Search

helping strayS in Chernobyl

120 stray dogs vaccinated and neutered in the exclusion zone

The explosion of Reactor 4 at the Chernobyl Nuclear Power Plant on April 26th, 1986 is regarded as one of the worst nuclear catastrophes in history.

Over 120,000 people from 189 towns and villages within the 19-mile exclusion zone had to evacuate. 

Many pets were left behind – most of them dogs

Many pets were also left behind, most of them dogs. Now, 30 years later, hundreds of stray dogs live inside the exclusion zone.

Descendants of the abandoned dogs of Chernobyl currently wander the nuclear power plant near the Ukrainian ghost town, Prypjat. Due to wild animals who also live within the exclusion zone, the stray dogs are often infected with rabies, posing a risk to people who work at the plant.

FOUR PAWS worked alongside nonprofit organization, Clean Futures Fund (CFF), to provide rabies vaccinations, medical treatment and neutering services to 120 dogs living within the exclusion zone. CFF formulated an international veterinary team and carried out medical treatments for the stray dogs. To contribute, FOUR PAWS sent an experienced vet and provided medicine and veterinary equipment needed to complete the project.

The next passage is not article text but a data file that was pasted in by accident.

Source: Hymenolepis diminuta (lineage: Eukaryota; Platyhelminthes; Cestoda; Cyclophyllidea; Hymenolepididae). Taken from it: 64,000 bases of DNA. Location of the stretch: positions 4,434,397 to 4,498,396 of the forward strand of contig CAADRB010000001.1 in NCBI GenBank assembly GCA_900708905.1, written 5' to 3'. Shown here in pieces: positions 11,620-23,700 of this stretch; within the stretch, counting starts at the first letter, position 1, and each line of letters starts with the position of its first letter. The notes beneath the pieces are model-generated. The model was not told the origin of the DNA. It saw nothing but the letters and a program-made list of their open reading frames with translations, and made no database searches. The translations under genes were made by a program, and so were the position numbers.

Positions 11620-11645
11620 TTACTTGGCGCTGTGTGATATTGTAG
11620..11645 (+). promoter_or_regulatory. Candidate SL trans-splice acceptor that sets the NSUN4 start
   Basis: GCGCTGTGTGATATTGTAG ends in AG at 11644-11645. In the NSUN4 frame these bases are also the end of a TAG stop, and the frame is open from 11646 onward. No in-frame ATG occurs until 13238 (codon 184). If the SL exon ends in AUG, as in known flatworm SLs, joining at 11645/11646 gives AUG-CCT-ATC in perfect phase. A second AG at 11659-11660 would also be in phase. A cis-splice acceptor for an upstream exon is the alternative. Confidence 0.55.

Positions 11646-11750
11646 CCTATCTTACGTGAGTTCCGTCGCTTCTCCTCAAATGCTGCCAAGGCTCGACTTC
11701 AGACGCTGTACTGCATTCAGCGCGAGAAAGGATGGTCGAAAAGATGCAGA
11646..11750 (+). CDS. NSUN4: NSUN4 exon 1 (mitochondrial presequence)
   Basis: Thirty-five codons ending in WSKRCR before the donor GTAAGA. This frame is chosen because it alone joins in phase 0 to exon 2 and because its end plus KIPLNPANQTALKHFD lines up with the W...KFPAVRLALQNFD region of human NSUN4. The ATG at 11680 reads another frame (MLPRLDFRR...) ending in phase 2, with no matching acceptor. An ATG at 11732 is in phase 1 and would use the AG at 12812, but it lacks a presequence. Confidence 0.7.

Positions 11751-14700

Through this project, the stray population and each of the 3,500 nuclear power plant workers who come into contact with stray dogs are better protected against rabies.

The population of stray dogs will be reduced in the long-term, helping to improve the overall welfare for animals in the area. This is important because chances of survival are greatly reduced if numbers increase due to lack of food and shelter in the extremely cold winters.

Rabies is not only a risk for animals but also for humans

Descendants of the abandoned dogs of Chernobyl currently wander the nuclear power plant near the Ukrainian ghost town, Prypjat. Due to wild animals who also live within the exclusion zone, the stray dogs are often infected with rabies, posing a risk to people who work at the plant.
 
By vaccinating the stray dogs, we are also protecting the 3,500 nuclear power plant workers who come into contact with the dogs and look after them. By neutering the strays, we will also achieve a long-term reduction in their population, improving the welfare of the dogs. This is important because their chances of survival are greatly reduced if their numbers increase due to lack of food and shelter in the extremely cold winters.

International cooperation

CFF put together an international veterinary team, which carried out the medical treatment of the stray dogs of Chernobyl. To contribute, FOUR PAWS not only sent an experienced vet but also provided some medicine and veterinary equipment needed to complete the project.

support strays

Help us provide care to thousands of strays around the world, just like those in Chernobyl.

Donate